Free Metrohm Instruments for Education: Metrohm Nordic Finland
At the University of Helsinki Science Education Center, a unique project started 10 years ago: the ChemistryLab Gadolin. Here, groups of kindergartners and students of all ages whose schools don’t have the necessary equipment can get practical chemistry lessons to complement their curriculum. At the same time, the lab is used for research in science education. The Finnish branch of Metrohm Nordic donated a titrator and an ion chromatography unit to the lab, providing infrastructure for advanced experiments for highschool students.
Johannes Pernaa is a lecturer at the University of Helsinki and vice director of the ChemistryLab Gadolin project. When he talks about the project, you can feel his passion for it and his enthusiasm for chemistry education and the Gadolin lab in particular are contagious. «It’s very rewarding to support learning», he tells us. «It’s a way to contribute to the world in a positive way.»
The ChemistryLab Gadolin has four main goals. The first is to inspire children and young people to explore chemistry—as a science, rather than a university subject or a profession. «It’s difficult to make people enthusiastic about chemistry. One reason for this is that chemistry is dealt with on different levels—the macro level, the symbolic level, and the submicroscopic level—and it’s difficult to jump between these», explains Johannes. «Chemistry textbooks are mainly on the symbolic level, that is, structural formulas. They are written by trained chemists for whom it’s very easy to jump between the levels. It’s important to take into account how children see the world, and to make chemistry relevant to them.»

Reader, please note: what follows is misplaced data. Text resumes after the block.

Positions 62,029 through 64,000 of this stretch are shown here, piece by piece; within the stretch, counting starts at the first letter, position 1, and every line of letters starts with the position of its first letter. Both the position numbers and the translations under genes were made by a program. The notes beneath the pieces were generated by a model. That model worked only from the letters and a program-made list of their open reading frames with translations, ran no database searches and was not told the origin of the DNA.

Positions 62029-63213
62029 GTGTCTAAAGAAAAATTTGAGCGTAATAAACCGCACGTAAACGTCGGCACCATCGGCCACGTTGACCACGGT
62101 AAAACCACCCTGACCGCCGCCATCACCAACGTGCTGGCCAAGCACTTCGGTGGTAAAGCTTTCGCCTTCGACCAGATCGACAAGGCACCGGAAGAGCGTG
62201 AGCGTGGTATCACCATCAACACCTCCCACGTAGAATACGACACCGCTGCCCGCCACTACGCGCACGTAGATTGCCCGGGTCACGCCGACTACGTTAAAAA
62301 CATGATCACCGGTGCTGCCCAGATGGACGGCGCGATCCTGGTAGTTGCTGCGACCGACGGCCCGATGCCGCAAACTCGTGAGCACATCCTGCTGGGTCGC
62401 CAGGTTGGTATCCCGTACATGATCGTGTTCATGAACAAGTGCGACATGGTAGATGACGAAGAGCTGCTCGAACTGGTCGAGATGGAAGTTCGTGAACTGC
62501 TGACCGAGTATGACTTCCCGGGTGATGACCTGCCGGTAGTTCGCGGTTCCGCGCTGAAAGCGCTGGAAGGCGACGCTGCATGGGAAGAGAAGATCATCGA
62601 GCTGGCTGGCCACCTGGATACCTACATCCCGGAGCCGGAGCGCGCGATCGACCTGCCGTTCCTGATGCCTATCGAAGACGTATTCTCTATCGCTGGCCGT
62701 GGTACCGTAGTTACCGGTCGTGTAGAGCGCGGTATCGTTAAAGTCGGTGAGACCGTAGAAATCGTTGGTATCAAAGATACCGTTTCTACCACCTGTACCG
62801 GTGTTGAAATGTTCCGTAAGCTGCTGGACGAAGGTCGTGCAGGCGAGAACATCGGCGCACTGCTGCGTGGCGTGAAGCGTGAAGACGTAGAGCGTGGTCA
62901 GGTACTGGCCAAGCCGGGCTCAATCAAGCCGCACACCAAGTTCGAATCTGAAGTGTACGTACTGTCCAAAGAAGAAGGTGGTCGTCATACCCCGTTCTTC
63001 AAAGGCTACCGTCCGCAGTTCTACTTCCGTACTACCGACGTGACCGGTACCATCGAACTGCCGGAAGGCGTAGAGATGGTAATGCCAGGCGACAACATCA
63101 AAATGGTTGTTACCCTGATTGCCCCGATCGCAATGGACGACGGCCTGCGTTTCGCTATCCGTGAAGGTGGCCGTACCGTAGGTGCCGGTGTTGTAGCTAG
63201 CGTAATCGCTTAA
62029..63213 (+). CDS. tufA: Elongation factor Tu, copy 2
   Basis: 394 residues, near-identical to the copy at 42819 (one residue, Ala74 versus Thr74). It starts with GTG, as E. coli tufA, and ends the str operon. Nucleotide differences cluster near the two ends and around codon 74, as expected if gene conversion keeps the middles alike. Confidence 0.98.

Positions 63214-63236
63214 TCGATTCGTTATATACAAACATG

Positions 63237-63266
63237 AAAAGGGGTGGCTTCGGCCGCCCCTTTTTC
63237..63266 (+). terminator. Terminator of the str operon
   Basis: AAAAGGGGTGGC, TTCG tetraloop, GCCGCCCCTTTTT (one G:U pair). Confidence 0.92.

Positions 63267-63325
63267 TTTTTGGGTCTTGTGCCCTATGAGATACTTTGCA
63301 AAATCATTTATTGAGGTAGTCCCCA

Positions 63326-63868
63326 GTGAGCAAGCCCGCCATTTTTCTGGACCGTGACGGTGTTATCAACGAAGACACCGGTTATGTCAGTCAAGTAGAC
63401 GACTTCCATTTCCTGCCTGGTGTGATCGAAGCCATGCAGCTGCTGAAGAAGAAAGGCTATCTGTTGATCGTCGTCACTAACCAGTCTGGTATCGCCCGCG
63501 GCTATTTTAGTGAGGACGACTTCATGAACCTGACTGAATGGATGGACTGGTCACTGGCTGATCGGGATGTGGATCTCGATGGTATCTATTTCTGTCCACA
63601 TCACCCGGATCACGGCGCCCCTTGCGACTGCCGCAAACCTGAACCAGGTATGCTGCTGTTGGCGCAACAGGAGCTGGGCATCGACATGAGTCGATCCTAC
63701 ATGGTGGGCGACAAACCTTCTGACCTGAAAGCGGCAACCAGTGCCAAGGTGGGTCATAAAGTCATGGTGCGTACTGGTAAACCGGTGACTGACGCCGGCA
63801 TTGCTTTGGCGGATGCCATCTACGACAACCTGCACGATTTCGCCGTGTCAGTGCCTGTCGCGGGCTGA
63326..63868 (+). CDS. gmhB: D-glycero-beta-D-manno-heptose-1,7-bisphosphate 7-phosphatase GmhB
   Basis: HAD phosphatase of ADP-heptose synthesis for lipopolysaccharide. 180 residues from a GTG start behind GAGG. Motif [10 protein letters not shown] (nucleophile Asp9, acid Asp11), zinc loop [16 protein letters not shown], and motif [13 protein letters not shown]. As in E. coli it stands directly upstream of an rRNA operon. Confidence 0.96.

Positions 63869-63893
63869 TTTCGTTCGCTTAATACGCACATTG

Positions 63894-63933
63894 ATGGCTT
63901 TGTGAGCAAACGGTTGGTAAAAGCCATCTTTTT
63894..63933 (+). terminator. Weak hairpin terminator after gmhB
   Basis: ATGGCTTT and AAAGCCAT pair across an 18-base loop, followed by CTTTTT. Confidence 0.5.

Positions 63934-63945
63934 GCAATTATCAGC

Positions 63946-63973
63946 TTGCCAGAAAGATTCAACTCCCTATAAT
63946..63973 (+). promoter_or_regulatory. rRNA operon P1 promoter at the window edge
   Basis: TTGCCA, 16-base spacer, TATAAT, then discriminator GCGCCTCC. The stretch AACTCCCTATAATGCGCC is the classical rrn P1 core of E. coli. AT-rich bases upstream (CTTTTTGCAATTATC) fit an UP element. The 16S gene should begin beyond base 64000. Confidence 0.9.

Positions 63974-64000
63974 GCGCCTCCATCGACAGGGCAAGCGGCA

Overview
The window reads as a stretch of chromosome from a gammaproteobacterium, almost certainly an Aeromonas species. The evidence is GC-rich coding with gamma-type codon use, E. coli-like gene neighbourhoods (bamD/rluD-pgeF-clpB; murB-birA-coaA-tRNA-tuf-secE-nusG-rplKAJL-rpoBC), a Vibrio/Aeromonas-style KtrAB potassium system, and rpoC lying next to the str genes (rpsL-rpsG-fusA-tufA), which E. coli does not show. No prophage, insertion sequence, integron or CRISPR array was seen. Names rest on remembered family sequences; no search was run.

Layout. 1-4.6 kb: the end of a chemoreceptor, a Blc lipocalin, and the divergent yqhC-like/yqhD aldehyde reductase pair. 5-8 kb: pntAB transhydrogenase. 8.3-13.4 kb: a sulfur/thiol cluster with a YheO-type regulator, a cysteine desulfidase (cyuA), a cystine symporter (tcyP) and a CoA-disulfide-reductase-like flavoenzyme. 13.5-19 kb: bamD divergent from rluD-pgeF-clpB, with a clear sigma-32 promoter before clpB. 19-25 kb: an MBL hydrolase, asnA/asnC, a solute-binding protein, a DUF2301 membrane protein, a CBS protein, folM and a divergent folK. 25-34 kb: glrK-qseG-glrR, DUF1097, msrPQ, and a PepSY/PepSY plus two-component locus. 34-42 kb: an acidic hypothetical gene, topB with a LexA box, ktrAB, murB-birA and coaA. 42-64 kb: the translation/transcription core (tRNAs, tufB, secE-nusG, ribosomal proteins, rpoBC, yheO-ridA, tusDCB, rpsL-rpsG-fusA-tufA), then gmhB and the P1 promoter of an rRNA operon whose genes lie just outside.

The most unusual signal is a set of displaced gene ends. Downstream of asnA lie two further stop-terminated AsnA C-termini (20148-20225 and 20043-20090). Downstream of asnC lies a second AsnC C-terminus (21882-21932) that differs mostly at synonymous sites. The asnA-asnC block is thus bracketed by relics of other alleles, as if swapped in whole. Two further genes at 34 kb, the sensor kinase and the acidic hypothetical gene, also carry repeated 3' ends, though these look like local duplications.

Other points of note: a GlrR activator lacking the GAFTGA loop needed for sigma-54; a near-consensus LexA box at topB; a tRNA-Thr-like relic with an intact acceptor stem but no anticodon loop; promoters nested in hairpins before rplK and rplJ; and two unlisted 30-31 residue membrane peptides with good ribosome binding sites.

The second goal of the lab is to provide a development and research platform for new pedagogical solutions and innovations. Johannes emphasizes the importance of the project for chemistry education research in Finland: «Finland is a small country. Because of that, sample sizes in Finnish education studies are usually quite small. The ChemistryLab Gadolin has changed that. Last year, we had about 4000 visitors. So the Gadolin lab enables us to achieve big sample sizes now.»
The third goal is training of future and field teachers. Bachelor and master students from the University of Helsinki are trained as Gadolin supervisors and can thereby explore their own interest in teaching and gather first experiences in the field. Trainings for field teachers help them to continuously improve their chemistry classes based on the latest research.
Finally, the fourth goal of the ChemistryLab Gadolin is to act as a forum for cooperation for researchers and business experts, for example, on the national and international level.
Each visit at the Gadolin lab is planned so as to support the educational goals of the visiting group. The experiments are thus directly related to subject matter that the children and youths have previously studied in school or kindergarten. The Science Education Center also organizes science-themed clubs for preschoolers, summer camps, and even birthday parties. All these activities are about making science fun and relevant for children.
The ChemistryLab Gadolin isn’t the only one of its kind anymore: it has been an example for other institutions. For example, there is now a small sister lab at the University of Ljubljana in Slovenia. Unlike the Helsinki lab, however, it doesn’t have any industry sponsors yet. The ChemistryLab Gadolin in Helsinki is supported by the Department of Chemistry of the University of Helsinki, but also a number of industrial sponsors like Metrohm Nordic, who contribute by direct funding or by sponsoring instruments, chemicals, or other materials.